LIMITED LIABILITY COMPANY (LLC)
An LLC is a hybrid form of business entity that has selected features of a partnership and a corporation. It has been structured in a way to benefit from the pass-through taxation feature of a partnership along with allowing flexibility in management and yet have limited liability like in the case of a corporation.
In the U.S., the LLCs laws are governed by individual states but are recognized in all. The “owners” of the company, in the case of LLCs, are referred to as “members.” Usually, a single person can start an LLC and there is no upper ceiling on the number of members.
A corporation is a business or organization that has rights and liabilities separate from those of the individuals involved in forming and running it.
A corporation can be used for different purposes. It may be a nonprofit organization engaged in activities for the public good; a municipal corporation, such as a city or town; or a private corporation, which has been organized to engage in business to make a profit.
In the eyes of the law, a corporation has many of the same rights and responsibilities as a person. The chief advantages are that it can exist indefinitely, beyond the lifetime of any one member or founder, and that it offers its owners the protection of limited personal liability.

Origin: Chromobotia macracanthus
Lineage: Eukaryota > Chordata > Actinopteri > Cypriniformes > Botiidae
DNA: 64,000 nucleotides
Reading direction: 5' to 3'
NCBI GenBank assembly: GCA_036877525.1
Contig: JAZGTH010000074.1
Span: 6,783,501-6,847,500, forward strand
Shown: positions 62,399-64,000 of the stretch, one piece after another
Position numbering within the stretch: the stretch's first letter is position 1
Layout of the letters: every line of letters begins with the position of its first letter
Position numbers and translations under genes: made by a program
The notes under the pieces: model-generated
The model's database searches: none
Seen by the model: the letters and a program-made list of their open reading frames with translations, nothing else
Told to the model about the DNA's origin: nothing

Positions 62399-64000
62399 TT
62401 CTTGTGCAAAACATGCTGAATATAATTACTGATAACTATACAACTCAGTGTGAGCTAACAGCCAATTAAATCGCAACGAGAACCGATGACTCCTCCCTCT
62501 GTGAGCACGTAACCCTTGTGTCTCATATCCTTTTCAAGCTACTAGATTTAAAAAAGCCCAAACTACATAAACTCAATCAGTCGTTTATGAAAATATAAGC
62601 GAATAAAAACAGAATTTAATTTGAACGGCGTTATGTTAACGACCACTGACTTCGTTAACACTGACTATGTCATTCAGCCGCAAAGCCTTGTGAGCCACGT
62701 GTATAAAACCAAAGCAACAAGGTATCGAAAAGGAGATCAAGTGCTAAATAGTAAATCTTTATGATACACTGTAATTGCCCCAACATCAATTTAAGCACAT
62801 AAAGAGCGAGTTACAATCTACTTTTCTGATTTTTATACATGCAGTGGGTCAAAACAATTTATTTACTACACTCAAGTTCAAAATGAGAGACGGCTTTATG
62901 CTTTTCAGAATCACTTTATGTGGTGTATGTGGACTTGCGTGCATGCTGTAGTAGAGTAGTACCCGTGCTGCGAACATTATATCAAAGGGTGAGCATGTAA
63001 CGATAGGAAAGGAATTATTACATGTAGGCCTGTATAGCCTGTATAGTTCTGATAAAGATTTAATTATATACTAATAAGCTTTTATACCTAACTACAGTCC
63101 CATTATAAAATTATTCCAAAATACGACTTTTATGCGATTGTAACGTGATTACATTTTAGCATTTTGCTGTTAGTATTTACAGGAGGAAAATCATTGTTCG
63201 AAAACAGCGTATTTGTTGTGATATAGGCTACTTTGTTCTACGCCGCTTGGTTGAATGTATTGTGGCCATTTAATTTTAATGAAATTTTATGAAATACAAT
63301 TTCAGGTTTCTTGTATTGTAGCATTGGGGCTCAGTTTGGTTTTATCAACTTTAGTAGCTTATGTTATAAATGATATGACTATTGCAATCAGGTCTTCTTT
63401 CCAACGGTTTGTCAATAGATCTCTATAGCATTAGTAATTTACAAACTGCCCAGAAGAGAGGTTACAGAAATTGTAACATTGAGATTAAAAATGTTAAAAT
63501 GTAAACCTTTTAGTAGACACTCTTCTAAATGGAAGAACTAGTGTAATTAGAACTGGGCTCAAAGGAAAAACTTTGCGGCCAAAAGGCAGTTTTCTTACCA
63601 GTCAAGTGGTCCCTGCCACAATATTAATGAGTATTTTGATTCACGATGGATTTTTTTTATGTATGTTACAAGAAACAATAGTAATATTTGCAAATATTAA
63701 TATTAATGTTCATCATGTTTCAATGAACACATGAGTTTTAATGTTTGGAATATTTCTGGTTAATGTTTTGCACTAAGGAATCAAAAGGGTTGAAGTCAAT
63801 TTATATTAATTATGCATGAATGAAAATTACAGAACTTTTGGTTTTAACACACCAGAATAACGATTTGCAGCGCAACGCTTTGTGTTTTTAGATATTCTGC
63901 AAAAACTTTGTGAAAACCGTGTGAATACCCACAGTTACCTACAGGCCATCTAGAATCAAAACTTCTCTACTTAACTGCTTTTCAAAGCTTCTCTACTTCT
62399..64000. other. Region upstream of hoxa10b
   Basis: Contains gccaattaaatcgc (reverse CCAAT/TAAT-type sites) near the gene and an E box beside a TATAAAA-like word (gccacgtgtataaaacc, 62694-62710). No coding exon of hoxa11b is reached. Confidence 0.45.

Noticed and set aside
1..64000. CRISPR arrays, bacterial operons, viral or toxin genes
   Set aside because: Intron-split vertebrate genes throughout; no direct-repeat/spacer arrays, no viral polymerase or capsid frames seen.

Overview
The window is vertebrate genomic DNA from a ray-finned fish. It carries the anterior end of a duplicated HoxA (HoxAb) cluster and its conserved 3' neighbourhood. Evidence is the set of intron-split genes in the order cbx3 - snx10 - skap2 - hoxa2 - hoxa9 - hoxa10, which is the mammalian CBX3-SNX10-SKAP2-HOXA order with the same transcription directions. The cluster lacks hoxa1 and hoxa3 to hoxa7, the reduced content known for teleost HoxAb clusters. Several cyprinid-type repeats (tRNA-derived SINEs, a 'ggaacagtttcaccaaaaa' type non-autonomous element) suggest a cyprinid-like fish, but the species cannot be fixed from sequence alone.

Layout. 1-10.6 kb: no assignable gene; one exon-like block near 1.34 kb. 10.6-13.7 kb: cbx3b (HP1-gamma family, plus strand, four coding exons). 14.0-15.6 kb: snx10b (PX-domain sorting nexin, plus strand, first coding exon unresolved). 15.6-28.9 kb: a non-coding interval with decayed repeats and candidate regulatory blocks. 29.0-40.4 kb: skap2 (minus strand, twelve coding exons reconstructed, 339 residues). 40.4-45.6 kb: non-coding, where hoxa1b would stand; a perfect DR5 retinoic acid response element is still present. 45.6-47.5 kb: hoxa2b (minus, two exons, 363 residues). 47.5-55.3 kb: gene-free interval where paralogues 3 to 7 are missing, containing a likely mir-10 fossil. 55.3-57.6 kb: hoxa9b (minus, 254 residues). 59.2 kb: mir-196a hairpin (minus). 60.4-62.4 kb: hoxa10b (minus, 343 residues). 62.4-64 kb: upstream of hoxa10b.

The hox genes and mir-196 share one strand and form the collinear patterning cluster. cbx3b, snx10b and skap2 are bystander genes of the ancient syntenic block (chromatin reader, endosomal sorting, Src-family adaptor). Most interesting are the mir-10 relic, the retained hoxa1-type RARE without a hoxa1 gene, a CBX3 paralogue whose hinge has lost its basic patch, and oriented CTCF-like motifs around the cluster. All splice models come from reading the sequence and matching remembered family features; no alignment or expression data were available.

Forming and maintaining a corporation involves more steps than forming and maintaining an LLC. The steps to form a corporation would differ depending on each state. Some states, such as Delaware and Nevada, offer additional advantages to the corporations formed there and their shareholders. There is no requirement that a person who forms a corporation in a particular state resides there; one can form a corporation with business interest and legal convenience being the main objective.
Consult one of our experienced corporate attorneys to discuss what type of corporation would best suit your business needs, where to form one, and how to keep corporate records to make sure you are protected from personal liability.